I haven't had any problem with the Xbox cables -- and I'm not sure what you'd upgrade to that's nicer than the Microsoft cables, since it's a proprietary output on the console side.

There are XBox 360 Monster cables that run about $60, but there's no reason to get them. If you're concerned with anything like that, then you'd go with HDMI.
 

Worf

Vice Admiral
Just a quick correction - while LCD TV don't have burn in issues, plasma screens do. Modern plasma sets are quite immune to the problem (they have countermeasures), however, the first 100 hours of use tend to be critical. If you have a new plasma set, don't display any static images for a length of time. After that period, the set should be quite "burned in" and the set's burn in protection should keep the panel from being burned in too badly.

And I've seen the Windows login prompt burned into CRT monitors... you can make out the entire dialog on practically anything you could display...

And I got a new xbox360 to replace my old one (first gen - not quite launch unit, but a few months after) for the HDMI output. I found with component cables the 1080p image wasn't that great - very blurry. I had to set it down to 1080i to get a decent image. With my new sbox, I use HDMI and 1080p all the way. Gave the first gen to a friend as an xmas present.
 

ELTEE

Vice Admiral
The Wii doesn't come with component cables -- it comes with RCA cables.

Interesting - mine came with both (I think it was a special package or something - I also had rechargeable controllers, etc.)

The component cables are clearly superior to the RCA, and the upgraded components I purchased were a huge improvement over the original components that came included.

As for ChrisReid's comment on the Xbox monster cables, that's right. The only reason I stick with components is because my amp doesn't support HDMI. For me, the investment was worth while until I can upgrade the audio as well. With components, what you pay is what you get, especially if you have a good tv.
 

Bigt028

Rear Admiral
this is all very interesting, i appreciate all of the feedback.
regarding componetes, should i be connecting my xbox to my receiver, or can it be plugged directly into my tv (granting it has the components inputs)
is there a better choice
as of now my tv is dated, not LCD or plasma, i know, i know, i am wating for superbowl week to get a c=decent price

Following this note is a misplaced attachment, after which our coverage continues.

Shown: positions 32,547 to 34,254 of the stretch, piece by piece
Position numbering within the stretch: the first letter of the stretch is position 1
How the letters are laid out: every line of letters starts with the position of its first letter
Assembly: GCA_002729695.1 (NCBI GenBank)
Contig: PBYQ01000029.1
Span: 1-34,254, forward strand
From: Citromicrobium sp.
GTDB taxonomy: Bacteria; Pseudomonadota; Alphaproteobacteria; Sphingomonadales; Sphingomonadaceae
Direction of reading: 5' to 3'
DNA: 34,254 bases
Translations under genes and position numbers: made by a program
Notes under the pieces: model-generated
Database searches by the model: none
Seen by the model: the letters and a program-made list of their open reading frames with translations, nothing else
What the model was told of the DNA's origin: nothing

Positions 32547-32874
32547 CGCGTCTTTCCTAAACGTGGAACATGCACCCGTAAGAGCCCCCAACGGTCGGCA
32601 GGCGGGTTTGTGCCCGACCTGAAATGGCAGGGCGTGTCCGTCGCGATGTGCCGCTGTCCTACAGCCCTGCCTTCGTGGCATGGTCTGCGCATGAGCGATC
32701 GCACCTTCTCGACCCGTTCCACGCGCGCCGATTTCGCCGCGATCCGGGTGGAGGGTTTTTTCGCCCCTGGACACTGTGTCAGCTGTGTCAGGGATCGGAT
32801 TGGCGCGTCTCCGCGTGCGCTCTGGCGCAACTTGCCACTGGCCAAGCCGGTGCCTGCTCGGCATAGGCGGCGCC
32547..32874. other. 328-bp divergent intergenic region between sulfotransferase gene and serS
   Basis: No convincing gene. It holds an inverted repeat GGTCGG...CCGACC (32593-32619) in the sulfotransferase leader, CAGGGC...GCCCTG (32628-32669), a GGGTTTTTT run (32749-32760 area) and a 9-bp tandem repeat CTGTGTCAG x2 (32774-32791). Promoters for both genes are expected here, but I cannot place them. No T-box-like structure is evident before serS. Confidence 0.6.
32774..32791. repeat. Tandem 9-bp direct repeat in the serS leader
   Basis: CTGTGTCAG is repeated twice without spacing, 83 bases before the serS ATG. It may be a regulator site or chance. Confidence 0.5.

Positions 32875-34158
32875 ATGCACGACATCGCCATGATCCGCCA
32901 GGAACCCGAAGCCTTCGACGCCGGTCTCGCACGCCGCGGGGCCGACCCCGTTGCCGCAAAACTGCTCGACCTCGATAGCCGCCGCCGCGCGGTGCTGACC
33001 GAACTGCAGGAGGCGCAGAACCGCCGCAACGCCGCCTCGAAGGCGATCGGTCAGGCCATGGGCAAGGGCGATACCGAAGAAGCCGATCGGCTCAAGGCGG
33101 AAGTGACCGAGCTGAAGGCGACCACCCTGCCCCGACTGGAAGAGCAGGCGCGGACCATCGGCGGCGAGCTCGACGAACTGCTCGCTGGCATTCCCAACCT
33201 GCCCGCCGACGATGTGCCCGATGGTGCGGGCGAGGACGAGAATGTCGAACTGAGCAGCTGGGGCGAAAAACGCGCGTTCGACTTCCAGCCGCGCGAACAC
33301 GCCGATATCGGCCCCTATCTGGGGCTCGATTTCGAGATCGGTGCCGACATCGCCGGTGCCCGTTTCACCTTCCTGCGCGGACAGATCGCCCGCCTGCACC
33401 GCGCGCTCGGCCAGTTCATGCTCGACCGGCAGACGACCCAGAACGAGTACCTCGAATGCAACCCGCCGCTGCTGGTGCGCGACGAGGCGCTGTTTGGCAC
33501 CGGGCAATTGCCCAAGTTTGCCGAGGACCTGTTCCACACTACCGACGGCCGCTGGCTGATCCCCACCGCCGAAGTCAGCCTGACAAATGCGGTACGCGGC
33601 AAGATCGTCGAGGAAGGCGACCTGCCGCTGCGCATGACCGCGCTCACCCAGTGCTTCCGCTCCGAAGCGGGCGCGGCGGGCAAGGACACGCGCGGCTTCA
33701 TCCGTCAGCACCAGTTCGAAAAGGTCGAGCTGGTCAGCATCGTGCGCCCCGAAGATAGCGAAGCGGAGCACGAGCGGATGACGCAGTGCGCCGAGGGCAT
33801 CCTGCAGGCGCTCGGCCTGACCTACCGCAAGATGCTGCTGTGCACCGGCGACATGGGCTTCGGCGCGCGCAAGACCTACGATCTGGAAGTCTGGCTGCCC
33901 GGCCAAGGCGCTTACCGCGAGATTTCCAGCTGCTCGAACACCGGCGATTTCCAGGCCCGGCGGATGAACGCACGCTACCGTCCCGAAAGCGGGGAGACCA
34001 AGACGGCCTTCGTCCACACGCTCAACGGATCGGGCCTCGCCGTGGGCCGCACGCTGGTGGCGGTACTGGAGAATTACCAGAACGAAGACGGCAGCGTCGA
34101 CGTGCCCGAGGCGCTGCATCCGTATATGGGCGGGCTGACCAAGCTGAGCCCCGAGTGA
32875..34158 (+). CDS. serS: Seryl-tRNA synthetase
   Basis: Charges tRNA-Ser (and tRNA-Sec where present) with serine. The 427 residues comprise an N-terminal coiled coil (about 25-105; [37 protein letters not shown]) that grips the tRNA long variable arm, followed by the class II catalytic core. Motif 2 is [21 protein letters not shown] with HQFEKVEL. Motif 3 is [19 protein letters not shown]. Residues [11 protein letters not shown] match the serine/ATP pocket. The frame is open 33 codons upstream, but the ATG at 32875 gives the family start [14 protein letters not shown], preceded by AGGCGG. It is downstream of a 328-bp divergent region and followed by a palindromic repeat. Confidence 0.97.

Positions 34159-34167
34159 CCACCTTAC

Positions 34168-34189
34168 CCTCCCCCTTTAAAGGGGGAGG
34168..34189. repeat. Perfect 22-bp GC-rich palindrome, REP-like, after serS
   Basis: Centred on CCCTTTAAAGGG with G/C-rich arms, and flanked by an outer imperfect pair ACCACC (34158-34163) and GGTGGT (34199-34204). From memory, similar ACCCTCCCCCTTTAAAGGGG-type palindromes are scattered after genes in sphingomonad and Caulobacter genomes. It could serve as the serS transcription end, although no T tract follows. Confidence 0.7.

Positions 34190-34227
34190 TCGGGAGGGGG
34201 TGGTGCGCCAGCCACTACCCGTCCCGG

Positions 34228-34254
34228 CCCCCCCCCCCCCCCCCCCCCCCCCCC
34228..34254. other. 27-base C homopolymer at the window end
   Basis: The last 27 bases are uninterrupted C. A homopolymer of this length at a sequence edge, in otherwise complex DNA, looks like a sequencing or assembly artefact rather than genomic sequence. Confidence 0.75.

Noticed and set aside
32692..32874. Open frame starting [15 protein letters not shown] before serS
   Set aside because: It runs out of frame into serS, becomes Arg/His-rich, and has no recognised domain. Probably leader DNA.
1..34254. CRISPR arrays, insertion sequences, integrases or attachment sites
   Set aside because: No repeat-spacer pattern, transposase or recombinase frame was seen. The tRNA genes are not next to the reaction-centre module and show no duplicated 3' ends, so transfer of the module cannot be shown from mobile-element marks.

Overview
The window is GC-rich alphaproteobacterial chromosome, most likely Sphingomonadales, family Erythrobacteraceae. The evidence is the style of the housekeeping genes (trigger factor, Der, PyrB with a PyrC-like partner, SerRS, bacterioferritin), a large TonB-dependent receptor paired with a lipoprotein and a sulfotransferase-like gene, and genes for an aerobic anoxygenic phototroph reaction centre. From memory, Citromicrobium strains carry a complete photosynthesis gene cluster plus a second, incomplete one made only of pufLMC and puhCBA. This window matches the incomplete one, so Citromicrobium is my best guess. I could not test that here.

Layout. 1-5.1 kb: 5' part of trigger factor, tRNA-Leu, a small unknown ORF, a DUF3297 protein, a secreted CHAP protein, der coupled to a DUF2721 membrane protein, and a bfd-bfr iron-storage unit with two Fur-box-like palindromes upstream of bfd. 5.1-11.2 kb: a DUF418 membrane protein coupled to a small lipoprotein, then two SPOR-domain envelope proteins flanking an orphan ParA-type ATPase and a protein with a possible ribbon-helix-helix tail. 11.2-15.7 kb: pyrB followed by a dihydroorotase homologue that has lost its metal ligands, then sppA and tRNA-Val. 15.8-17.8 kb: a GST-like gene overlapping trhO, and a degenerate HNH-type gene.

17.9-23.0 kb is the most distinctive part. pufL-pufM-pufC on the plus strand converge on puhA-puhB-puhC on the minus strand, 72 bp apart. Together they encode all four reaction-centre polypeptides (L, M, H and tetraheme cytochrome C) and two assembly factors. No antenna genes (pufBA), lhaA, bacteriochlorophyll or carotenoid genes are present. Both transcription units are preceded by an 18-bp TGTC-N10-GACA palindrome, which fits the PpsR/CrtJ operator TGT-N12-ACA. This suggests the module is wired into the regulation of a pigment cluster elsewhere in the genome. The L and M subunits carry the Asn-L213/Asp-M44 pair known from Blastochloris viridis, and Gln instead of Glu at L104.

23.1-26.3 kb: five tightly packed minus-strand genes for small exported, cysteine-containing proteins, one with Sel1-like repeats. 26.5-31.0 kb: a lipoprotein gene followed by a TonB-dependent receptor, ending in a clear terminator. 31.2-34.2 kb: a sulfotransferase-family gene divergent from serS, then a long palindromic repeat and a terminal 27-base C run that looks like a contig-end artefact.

ChrisReid

Super Soaker Collector / Administrator
Interesting - mine came with both (I think it was a special package or something - I also had rechargeable controllers, etc.)

That was definitely some store's bundle package. Nintendo doesn't make a rechargeable battery pack. The only Nintendo package comes with the composite cables, Wii Sports and one controller/nunchuk.

regarding componetes, should i be connecting my xbox to my receiver, or can it be plugged directly into my tv (granting it has the components inputs)
is there a better choice

Is there a reason you have it plugged into the receiver? If the receiver is acting as some kind of necessary switchbox for your audio/video or you just use that device's remote to control everything, then you'd probably keep using it as long as you did that. Otherwise there's no reason at all to plug it into the receiver. Video wise there's no benefit to plugging it into the receiver as an intermediary - there can only be a downgrade in quality by doing so (however imperceptible depending on the quality of all your connections).
 

ELTEE

Vice Admiral
The only Nintendo package comes with the composite cables, Wii Sports and one controller/nunchuk.

The nintendo packaging itself did have cables (was sealed and within larger box), but they were not RGB composites - they were simply video, left, right speaker.

The packaging then added in the 'cheaper' RBG + stereo composites -these were upgraded.
 

AD

Finder of things, Doer of stuff
I'll point out too that idling your game on a 360 automatically dims the screen after a certain amount of time (and shuts off the controler if it's wireless) further reducing possible burn-in.
 

ChrisReid

Super Soaker Collector / Administrator
The only Nintendo package comes with the composite cables, Wii Sports and one controller/nunchuk.

The nintendo packaging itself did have cables (was sealed and within larger box), but they were not RGB composites - they were simply video, left, right speaker.

Those are called composite cables. The red/green/blue/stereo ones are called component cables.
 

AtolDiago

Spaceman
Heres a question:

What if your screen 'blinks'? As in, its playing whatever on the screen and then, for about one full second, it goes black, then recovers like nothing happend. Becomes a little annoying when you have only that one second in a video game to either pull the trigger or dont and lose half your team... very annoying.

I have had the screen for about a year now, maybe a little less. It has plugs on the side of it, for basic RGB, the extended version (forgot what its called) as well as the s-video plug and an assortment of others. It has a DVD player on the other side, and even a nifty little feature that turns it off if its left on for too long. Combined with a killer ratio on the 29' screen, it was a great buy. But now it blinks at me....

Should I be looking at a new one?